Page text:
Cancer of the colon and rectum <ul><li>Understanding the disease </li></ul><ul><li>Treatment options </li></ul><ul><li>Sid...
Colon and rectal stage is based on deep penetration and lymph nodes
 
<ul><li>Rectal Cancer </li></ul><ul><li>Patterns of spread.  </li></ul><ul><li>B. T categories. The patterns of spread and...
Radiation can safely expand the ‘surgical resection’ volume
Rectal cancers can be resected as Stage II A/B (purple) with N1 nodes but are less favorable and borderline resectable sta...
A. Coronal. B. Sagittal (left, male; right, female). C. Transverse (left, male; right, female). (1) Right ureter. (2) Rect...
Male Anatomy (2) Rectum. (3) External anal sphincter. (4) Middle rectal artery. (5) Left external iliac artery. (6) Roof o...
Normal male anatomy
Female Anatomy (2) Rectum. (7) Urinary bladder. (9) Rectovesical pouch. (11) Levator ani. (12) Anal canal. (13) Internal a...
 
 
Rectal Cancer and Nodes Sentinel nodes of the rectum include the pelvic perirectal and sacral nodes.
Lymph Nodes from Colon and Rectum
 
Pelvic CT Anatomy Prostate rectum bladder
Bladder Prostate Rectum Pelvic CT Anatomy in Man
PET scan showing rectal cancer
 
 
 
CT scan is obtained at the time of simulation CT images are then imported into the treatment planning computer
In the simulation process the CT and PET scan images are used to create a computer plan
Computer generated images and the size of the radiation cloud around these structures
Using PET Scan to identify site of rectal cancer cancer rectum prostate pubic bone bladder small bowel
Computer generated images to match the PET scan
Original PET scan showing area of cancer Computer generated images with radiation
Imaging rectal cancer radiation fields Portal image (x-ray image showing the area of radiation (light blue) Computer gener...
In the treatment the lasers are used to line up the beam and the patient receives the radiation treatment
PET scan images are used to target the areas that need radiation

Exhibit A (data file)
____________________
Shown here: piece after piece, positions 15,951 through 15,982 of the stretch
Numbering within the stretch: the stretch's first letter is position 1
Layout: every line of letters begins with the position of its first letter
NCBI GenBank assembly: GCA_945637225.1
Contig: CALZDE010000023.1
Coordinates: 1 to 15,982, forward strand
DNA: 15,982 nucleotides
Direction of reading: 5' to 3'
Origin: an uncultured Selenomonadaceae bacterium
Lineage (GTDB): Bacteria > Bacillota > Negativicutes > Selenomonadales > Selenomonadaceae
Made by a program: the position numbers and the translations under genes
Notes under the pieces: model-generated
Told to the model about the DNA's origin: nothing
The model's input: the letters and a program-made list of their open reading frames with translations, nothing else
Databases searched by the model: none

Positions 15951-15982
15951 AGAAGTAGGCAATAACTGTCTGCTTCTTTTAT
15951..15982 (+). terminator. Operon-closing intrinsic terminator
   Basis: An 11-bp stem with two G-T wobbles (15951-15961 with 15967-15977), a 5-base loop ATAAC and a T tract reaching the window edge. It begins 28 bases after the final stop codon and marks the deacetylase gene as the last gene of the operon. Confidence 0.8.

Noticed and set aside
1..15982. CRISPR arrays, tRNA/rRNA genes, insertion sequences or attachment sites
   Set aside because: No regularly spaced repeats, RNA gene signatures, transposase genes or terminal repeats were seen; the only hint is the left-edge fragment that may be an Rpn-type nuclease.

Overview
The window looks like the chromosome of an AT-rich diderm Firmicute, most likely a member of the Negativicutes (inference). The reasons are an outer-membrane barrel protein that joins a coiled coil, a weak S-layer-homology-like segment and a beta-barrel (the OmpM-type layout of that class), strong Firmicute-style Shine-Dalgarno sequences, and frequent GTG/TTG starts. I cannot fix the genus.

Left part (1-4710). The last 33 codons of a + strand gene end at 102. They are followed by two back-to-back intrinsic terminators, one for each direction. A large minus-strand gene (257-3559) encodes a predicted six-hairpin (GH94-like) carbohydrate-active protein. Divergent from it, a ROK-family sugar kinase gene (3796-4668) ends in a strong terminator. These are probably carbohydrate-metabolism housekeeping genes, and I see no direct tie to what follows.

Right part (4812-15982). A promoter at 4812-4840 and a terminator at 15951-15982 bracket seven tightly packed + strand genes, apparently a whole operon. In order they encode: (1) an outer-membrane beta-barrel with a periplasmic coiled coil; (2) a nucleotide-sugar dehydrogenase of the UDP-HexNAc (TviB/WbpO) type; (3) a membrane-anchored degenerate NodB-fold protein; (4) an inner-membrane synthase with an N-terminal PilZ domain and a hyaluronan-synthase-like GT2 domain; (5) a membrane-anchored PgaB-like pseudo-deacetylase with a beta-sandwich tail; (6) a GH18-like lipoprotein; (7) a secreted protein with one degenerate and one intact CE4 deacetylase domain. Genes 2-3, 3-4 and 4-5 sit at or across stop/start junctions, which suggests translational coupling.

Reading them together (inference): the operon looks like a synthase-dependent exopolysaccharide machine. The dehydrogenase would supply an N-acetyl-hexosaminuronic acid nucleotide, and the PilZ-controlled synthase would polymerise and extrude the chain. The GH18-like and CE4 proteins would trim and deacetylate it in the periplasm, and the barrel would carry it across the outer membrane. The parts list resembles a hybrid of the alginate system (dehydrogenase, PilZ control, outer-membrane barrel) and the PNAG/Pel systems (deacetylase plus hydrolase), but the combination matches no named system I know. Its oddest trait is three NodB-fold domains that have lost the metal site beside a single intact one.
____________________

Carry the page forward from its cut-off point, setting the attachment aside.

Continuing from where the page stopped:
PET scan images are used to target the areas that need radiation
Radiation dose clouds are tailored to the areas that are at risk
Side Effects of Pelvic Radiation Radiation fields Radiation may hit the small bowel causing some cramps, diarrhea and fati...
Side Effects of Pelvic Radiation Radiation fields Radiation may hit the bladder and rectum causing urinary burning or freq...
Techniques to minimize radiation side effects (hitting the small bowel) using the “belly board”
Palliative radiation may still be quite useful in cases where the cancer has already spread or recurred <ul><li>Local pelv...
Palliating Pelvic Relapses <ul><li>Pain response rates in 64 – 85% range </li></ul><ul><li>One series complete relief was ...
Case Study: Recurrent Colon Cancer with Unresectable Mesenteric Mass
Recurrent Mass surrounded by loops of normal bowel , so technically difficult to treat with conventional radiation cancer ...
Combine a CT scan and linear accelerator to ultimate in targeting (IGRT) and ultimate in delivery (dynamic, helical IMRT) ...
Using image guided IMRT can better target the cancer and limit the dose to normal structures Radiation dose cloud Radiatio...
Low Dose Radiation for Liver Metastases
Radiosurgery for Liver Mets with Cyberknife
Radiosurgery for Liver Mets
A phase I/II dose-escalation trial of Cyberknife radiation for control of primary or metastatic liver disease Early toxici...
Brain Mets and Radiation   conventional whole brain radiation or radiosurgery  (Cyberknife or Gamma knife)
Radiation prescription for # Diagnosis: # External radiation: #  Internal radiation: #
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Colon And Rectal Cancer

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diagnosing and treating cancer of the colon and rectum and using image guided IMRT radiation to treat

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Colon And Rectal Cancer

  1. 1. Cancer of the colon and rectum <ul><li>Understanding the disease </li></ul><ul><li>Treatment options </li></ul><ul><li>Side effects of treatment </li></ul>
  2. 2. Colon and rectal stage is based on deep penetration and lymph nodes
  3. 4. <ul><li>Rectal Cancer </li></ul><ul><li>Patterns of spread. </li></ul><ul><li>B. T categories. The patterns of spread and the primary tumor classification are similarly color coded: </li></ul><ul><li>Tis (cancer in situ of mucosa), yellow; </li></ul><ul><li>T1 (infiltrates the submucosa), green; </li></ul><ul><li>T2 (penetrates the muscularis externa), blue; </li></ul><ul><li>T3 (reaches the subserosa), purple; and </li></ul><ul><li>T4 (invades through the serosa into a neighboring viscera), red. </li></ul>
  4. 5. Radiation can safely expand the ‘surgical resection’ volume
  5. 6. Rectal cancers can be resected as Stage II A/B (purple) with N1 nodes but are less favorable and borderline resectable stage IIIC (red) as N2 nodes (>4) are found, stage IV are (black) metastatic. Stage 0, yellow; I, green; II, blue; III, purple; IV, red; and IV (metastatic), black. Definitions of TN on left and stage grouping on right .